1. He’s a cutie and I love the way he talks about his girls…he showed-up today with a rotten head cold and he was just concerned that I stay away from him so that I didn’t catch his germs….I luv, luv, luv him ❤ Thx for stopping by! 😉

      Liked by 1 person

  4. Our local son-in-law has his own business and prefers to hire legal Mexican aliens whenever possible. They work hard, don’t poke around on the job, and are incredibly honest.

    Several months ago we had new carpet laid in one of our room, and the young man who did the work was also from Mexico. He worked alone – would not let The Squire do anything except help him move a piece of furniture. He said that at home the drug lords come and tell you that you are going to work for them, or join the police force, so they will have an “in” if they get arrested. If you say, “thanks, but no thanks, they shoot you”. After he lost two friends, he came to America.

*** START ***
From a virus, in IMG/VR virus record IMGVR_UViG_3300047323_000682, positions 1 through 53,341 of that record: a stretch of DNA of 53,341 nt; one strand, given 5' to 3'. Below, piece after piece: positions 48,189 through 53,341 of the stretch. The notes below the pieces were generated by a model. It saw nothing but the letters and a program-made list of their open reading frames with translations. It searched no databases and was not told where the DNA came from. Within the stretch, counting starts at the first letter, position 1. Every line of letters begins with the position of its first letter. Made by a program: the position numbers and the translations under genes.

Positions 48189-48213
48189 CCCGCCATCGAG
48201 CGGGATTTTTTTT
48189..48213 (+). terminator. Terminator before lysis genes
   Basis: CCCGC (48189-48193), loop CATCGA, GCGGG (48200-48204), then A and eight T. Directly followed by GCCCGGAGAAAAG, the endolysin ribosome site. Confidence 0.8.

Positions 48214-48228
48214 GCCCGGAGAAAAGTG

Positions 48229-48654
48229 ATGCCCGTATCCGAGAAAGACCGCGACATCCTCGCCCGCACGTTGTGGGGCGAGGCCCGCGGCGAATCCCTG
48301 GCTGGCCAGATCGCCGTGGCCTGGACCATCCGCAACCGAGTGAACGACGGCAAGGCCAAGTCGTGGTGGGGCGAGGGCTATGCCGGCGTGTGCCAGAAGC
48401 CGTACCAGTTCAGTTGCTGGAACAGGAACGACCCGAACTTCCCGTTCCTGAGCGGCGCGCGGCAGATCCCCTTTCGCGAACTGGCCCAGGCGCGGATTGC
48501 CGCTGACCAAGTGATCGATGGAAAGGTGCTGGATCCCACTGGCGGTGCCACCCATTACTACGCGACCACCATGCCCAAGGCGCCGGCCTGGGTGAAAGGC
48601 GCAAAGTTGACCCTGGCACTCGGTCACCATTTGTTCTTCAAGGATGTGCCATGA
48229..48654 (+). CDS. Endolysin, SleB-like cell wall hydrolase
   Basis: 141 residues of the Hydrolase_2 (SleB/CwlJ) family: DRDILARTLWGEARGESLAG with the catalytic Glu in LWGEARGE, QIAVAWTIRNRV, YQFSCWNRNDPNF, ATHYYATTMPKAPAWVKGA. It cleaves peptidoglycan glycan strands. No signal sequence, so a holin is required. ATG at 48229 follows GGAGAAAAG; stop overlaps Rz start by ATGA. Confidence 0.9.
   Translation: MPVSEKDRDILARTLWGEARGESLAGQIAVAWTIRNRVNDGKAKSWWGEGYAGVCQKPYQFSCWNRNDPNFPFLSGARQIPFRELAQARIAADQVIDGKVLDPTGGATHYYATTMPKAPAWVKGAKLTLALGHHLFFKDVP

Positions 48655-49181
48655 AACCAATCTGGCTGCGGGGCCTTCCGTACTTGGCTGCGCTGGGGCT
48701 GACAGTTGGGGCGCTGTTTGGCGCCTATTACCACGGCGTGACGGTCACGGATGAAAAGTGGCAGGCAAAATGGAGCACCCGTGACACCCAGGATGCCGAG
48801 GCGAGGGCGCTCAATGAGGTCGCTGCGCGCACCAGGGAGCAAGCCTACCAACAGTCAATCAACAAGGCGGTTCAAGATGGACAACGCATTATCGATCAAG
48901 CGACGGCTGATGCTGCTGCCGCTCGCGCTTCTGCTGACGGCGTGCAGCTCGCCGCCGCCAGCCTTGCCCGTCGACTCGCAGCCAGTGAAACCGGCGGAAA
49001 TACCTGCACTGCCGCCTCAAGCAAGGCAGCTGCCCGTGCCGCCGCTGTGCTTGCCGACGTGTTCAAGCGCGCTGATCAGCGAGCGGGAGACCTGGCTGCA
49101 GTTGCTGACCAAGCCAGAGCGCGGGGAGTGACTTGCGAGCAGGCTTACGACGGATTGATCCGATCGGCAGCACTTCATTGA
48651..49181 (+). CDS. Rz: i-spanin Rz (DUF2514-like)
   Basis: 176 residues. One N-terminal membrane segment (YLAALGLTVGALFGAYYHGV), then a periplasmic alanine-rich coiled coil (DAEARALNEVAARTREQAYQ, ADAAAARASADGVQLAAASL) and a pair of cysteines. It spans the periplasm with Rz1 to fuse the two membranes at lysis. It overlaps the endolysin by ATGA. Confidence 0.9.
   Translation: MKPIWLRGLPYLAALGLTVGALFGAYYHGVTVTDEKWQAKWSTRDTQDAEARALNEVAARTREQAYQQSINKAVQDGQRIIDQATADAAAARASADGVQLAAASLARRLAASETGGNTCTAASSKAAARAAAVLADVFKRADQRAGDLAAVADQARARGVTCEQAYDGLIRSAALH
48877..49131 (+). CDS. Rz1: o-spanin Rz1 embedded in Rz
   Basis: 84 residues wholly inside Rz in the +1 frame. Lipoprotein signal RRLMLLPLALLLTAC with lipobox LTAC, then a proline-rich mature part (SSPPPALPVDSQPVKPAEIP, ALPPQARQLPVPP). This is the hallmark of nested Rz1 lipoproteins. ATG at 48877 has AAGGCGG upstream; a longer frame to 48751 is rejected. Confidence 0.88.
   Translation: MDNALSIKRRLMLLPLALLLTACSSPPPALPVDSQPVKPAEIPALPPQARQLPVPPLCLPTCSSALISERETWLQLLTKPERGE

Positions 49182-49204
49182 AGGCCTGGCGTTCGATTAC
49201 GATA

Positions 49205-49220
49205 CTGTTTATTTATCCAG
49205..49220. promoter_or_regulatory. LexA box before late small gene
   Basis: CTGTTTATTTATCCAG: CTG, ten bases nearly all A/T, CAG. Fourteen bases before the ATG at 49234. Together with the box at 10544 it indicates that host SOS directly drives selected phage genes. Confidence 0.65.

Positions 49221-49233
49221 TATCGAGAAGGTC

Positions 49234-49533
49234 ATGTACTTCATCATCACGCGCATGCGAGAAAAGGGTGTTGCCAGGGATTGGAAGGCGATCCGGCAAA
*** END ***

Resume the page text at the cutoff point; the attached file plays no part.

I would imagine that with that behind you, anything that leads you forward is adream come true.

    Liked by 1 person

    1. Yes….I think that “anything that leads you forward is indeed a dream come true”….people need to read/hear stories like yours more often…thanks for sharing. 😉


    1. I certainly hope so, Vita…I certainly hope so…I feel like we’ve stepped back in time into the Dark Ages and as a gay woman am worried that we’ve fallen into a rabbit’s hole of sorts that may take a long time to crawl out of…..I am broken-hearted for all of us who are “different”……